Hawk, perhaps just replacing the tired springs would help. I replaced my leaf springs on my ford based product and it resolved my bottoming out. I considered adding coil over shocks as well but have other priorites at the moment.July 20, 2009 at 10:16 am #239317
Larry Murphy has brandy new rear coils that he may be interested in selling to you.
Chevette rear springs and shocks are still available (MOOG, AC Delco, Raybestos, Husky, etc.) http://www.rockauto.com
Also, shocks WILL NOT stop a bottoming out situation. Shocks only dampen spring oscillation and keep the tire in contact with the road.
KYB makes a really nice shock (Gas-A-Just or G2), also available on http://www.RockAuto.com. Be careful though…a too stiff shock will ruin the ride on these light cars.July 24, 2009 at 8:00 pm #239318
Pulled a rear shock off this evening. At the normal “ride height” the shock rests at 10 inches (between the base of the stem at each end of the shock). Fully collapsed the shock measures 9 inches.
Thus, there is only 1 inch of compression travel before the shock bottoms out solidly. This is the hard BUMP I’ve been feeling on modest undulations in the roadway.
At least one of two things is true. Either the original builder put the wrong shocks on it. Or he didn’t mount the shocks as they were intended to be mounted. Or both. Each end of the shock appeared to be mounted securely with a pair of rubber bushings with metal caps. But I’m not even sure the correct shocks utilized a stem mount on the top AND bottom. Or do they?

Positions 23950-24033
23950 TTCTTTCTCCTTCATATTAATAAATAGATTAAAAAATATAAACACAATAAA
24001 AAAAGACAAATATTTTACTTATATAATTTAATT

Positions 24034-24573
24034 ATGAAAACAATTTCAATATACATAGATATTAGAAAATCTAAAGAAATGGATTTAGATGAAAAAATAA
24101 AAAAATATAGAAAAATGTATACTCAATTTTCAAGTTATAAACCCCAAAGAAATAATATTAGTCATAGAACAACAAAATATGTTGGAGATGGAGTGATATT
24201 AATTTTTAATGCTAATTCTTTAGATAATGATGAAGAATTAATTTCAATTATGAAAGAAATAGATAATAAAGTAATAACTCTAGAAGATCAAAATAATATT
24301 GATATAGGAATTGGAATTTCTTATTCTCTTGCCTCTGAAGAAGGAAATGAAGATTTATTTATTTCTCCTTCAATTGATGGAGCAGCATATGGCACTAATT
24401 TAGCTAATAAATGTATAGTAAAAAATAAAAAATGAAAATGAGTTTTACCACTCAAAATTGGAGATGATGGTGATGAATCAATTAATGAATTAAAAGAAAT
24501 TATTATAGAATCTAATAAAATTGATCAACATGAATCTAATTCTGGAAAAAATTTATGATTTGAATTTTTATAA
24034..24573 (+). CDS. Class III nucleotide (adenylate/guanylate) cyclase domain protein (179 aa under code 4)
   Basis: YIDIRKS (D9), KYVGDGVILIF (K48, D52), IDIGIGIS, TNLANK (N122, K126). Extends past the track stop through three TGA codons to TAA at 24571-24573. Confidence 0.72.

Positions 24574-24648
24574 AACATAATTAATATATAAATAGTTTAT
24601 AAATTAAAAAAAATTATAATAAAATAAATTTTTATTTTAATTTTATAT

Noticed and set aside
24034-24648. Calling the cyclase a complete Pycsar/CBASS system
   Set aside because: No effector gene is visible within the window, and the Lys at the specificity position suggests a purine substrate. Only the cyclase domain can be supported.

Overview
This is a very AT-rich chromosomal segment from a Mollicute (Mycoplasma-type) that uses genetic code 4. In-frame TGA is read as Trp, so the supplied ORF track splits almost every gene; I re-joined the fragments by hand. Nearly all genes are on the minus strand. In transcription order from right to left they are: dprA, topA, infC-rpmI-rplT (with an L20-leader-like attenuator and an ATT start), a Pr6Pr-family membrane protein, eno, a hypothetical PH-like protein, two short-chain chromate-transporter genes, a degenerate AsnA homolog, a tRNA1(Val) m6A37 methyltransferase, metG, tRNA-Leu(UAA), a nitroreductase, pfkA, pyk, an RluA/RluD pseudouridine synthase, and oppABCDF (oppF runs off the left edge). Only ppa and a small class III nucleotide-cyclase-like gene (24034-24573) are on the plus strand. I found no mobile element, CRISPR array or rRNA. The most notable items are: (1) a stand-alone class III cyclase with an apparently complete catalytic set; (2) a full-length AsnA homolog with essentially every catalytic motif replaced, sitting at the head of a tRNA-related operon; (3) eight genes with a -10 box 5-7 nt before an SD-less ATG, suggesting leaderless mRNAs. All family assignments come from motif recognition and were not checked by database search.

My shocks are the ‘stem type’ on both ends. They are stamped with a part number of LE10006 and another number PF15T1E. Collapsed length 9 inches. Fully extended 14 inches.
I’m hunting on the internet for a similarly designed shock that is no longer than 8 inches when fully collapsed. 7 1/2 would be even better. I’d like to get at least 2 to 2 1/2 inches of compression before it bottoms out. If I _have_ to I’ll rework the frame and lower mount to extend the travel of these shocks. But that’s a LOT of work for someone w/o a real shop.
Does anyone out here happen to have one of the correct CMC Chevette rear shocks that you could measure for comparison? I need the distance between the base of the stem at top and bottom ends when the shock is fully compressed. Ignore the mount bushings. Or if the shock doesn’t have a stem mount on each end, what does it have?
At least I know what’s wrong. Now to find the best solution I can afford! 🙂July 25, 2009 at 11:53 am #239319Larry MurphyParticipant